The peasants - that segment of society traditionally known to be foolish and naïve cheer every so-called battle victory. The middle classes and professionals through suspension of all critical faculties and indifference to the truth, defy logic and evidence by supporting any violation of human rights in the name of national security.
War is the health of the State, said Nietszche If there are no enemies, enemies must be created. The cry should be the motherland just as Hitler pointed out for there are conspiracies all round us to destroy our hard won victory or so those in power would have us believe. It automatically sets in motion throughout society these irresistible forces for uniformity, for passionate cooperation with the government in coercing into obedience the minority groups and individuals who lack the larger herd sense." - Randolph Bourne (1886 -1918) Source: in War and the Intellectuals, 1964
Borrowing the line from Gilbert & Sullivan’s HMS Pinafore: "Things are seldom as they seem. Skim milk masquerades as cream." It’s as true here in today as it was in 19th century England, and its message explains how to understand and view our affairs of state. Virtually everything we see or hear outside our own personal communications, are determined by the interests of the Government.
A Sri Lankan is someone who has sworn an oath of allegiance to the Constitution. It contains a chapter on Fundamental Rights. Right now we have citizens who don’t even understand what that document is. Individual rights are not subject to a public vote; a majority has no right to vote away the rights of a minority; the political function of rights is precisely to protect minorities from oppression by majorities (and the smallest minority on earth is the individual)." (Ayn Rand)
Sometimes you look around and wonder how things could have gone so wrong so quickly. The militarily organized practice of torture, the sexual abuse, and all other abuses of men and women, clandestine incarcerations and forced disappearances, are not new in the history of the to be. We are purveyors of violence, torture abduction and killing. Death and misery are our principal weapons in the war against a section of the people, those who are not patriots but traitors. Who decides whether a person is a traitor? Wimal Weerawansa and his cohorts or the JHU and he monks? Everything is for sale here, even men’s tormented souls-at least, those who still possess them.
"The time has come to hear the truth. The truth is hard to come by because the press and the media are controlled through the exercise of terror. We pretend only the LTTE practiced terror. Most nations are deceived about themselves. Rationalizations and the incessant search for scapegoats are the psychological cataracts that blind us to our sins. But the day has passed for superficial patriotism. He who lives with untruth lives in spiritual slavery." - Rev. Dr. Martin Luther King, Jr. (1929-1968), US civil rights leader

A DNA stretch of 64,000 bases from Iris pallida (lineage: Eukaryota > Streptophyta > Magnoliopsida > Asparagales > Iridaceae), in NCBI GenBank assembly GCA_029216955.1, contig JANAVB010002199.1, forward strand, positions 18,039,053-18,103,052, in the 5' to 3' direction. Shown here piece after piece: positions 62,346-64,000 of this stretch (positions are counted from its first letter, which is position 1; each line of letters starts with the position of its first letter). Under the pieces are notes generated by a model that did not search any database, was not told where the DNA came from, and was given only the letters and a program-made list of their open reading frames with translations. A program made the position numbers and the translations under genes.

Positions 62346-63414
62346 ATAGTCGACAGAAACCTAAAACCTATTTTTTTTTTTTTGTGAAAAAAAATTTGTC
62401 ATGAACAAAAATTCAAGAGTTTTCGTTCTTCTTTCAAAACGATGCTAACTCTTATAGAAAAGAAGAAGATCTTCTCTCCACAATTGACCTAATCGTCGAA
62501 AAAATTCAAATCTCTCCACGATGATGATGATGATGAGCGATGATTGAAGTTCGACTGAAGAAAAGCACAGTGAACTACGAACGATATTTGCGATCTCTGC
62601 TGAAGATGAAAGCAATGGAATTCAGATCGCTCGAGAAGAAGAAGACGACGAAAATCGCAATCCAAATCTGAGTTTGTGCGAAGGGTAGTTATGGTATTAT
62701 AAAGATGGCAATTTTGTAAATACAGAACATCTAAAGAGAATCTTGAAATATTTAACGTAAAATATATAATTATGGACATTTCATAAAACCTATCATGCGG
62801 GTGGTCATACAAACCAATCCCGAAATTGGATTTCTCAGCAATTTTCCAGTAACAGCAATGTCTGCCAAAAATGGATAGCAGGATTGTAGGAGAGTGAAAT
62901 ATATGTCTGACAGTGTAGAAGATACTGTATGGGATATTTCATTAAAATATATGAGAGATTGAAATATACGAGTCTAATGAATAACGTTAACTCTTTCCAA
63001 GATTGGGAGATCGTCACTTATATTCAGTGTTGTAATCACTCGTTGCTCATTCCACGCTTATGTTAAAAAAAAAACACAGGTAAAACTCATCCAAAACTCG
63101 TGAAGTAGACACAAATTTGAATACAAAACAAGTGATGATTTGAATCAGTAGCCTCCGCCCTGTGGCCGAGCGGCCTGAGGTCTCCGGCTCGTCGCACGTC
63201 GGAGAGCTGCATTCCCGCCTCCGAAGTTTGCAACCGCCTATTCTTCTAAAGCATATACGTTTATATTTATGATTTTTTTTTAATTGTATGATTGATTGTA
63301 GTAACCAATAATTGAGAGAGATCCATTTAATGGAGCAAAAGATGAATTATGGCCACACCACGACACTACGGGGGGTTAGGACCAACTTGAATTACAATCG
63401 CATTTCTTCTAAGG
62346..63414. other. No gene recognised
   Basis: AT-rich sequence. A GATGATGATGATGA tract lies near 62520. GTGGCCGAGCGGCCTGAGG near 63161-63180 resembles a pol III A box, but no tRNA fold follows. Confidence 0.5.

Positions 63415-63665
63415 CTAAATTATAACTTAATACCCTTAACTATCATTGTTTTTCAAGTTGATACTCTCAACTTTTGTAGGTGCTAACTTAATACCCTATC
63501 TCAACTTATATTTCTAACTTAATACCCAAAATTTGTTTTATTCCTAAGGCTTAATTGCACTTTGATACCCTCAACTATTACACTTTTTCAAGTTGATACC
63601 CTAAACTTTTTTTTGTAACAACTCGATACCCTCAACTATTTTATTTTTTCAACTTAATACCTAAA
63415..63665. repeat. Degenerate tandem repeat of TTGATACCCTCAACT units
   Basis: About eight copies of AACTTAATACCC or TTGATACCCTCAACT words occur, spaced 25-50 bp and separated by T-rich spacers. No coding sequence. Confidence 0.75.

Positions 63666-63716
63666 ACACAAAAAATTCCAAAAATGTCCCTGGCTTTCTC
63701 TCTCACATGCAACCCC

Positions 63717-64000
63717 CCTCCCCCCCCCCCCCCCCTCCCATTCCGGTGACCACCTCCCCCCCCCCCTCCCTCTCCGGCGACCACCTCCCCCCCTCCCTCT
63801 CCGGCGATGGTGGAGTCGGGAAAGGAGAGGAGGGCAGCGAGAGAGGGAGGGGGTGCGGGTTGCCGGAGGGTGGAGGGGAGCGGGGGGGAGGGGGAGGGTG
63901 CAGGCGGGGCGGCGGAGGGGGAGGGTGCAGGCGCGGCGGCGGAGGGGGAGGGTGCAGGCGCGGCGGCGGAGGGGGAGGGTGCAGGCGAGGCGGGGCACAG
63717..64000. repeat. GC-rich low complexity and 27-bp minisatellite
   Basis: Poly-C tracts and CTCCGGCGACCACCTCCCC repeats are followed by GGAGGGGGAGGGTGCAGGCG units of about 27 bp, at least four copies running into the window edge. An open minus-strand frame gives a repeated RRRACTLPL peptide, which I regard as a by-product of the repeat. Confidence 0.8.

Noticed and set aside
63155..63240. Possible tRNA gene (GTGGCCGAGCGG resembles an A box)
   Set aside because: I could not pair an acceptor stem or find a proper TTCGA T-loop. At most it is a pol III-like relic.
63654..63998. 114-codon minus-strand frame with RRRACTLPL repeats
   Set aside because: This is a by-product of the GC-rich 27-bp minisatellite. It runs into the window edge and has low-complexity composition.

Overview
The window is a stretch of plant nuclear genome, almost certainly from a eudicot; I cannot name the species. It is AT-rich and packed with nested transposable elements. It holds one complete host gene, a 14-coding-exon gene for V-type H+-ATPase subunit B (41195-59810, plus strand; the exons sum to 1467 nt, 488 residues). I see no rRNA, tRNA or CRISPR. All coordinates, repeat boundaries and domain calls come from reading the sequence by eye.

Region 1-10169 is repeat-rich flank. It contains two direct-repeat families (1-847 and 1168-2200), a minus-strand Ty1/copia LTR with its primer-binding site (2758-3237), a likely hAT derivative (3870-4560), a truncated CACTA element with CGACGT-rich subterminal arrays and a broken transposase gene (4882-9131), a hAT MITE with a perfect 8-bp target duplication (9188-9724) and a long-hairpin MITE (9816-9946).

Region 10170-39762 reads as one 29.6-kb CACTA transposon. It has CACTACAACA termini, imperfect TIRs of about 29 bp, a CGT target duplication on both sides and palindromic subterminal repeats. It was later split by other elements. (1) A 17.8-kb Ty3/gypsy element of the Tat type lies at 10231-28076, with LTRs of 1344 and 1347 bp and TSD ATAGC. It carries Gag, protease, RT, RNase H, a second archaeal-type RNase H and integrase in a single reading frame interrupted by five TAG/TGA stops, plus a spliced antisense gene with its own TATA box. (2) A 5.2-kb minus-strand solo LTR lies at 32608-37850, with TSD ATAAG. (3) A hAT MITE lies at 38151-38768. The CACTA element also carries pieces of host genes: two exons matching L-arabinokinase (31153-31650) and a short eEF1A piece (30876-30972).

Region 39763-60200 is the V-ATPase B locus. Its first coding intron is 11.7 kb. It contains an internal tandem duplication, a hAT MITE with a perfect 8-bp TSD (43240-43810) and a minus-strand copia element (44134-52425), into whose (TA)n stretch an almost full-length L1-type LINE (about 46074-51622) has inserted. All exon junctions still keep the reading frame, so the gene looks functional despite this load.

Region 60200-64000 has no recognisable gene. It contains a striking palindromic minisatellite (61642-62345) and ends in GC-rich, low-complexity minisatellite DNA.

We are said to be eight in the order of merit for genocide. The state of our nation is in the grip of anomie – meaning ‘a lack of the usual social or ethical standards’. This word is derived from the Greek term anomos which means "lawless". It is obligatory that we ask ourselves how and why we have arrived at such a state. But who cares.
The fact of the matter is we have a government that will do what it wants to do for the next few years, "The worst is yet to come. It’s sort of like we’re essentially powerless [and] just play it out."
We are fast descending into a Dark Age that has engulfed many a civilization not only in the distant past but also in more recent times. Jane Jacobs describes a Dark Age as a ‘culture’s dead end’, where even the memory of what was lost was also lost. This phenomenon is fast engulfing all levels of society and unless it is stopped in its tracks and reversed forthwith we are indeed doomed.
We need, then, a less doctrinaire, and avowedly post-secularist, response to these developments –We need to re-affirm our commitment to a free society. Democracy is not the will of the majority as a VIP said on TV. A majority cannot decide to kill, torture or deprive the rights of a minority- be it an ethnic, religious or political minority. We need to understand the State is nothing more than a set of individuals who have got into power. We cannot abdicate our right to hold them accountable and ensure that they govern according to some moral and ethical values, for as Benjamin Franklin said they would otherwise be no different from a band off brigands. A second principle needs to inform thinking of this sort: a pragmatic readiness to understand the many different ways in which government, the laws and civil society have been impinging on our persona freedom.
[Courtesy: The Island]
|Tuesday, 05 January 2010||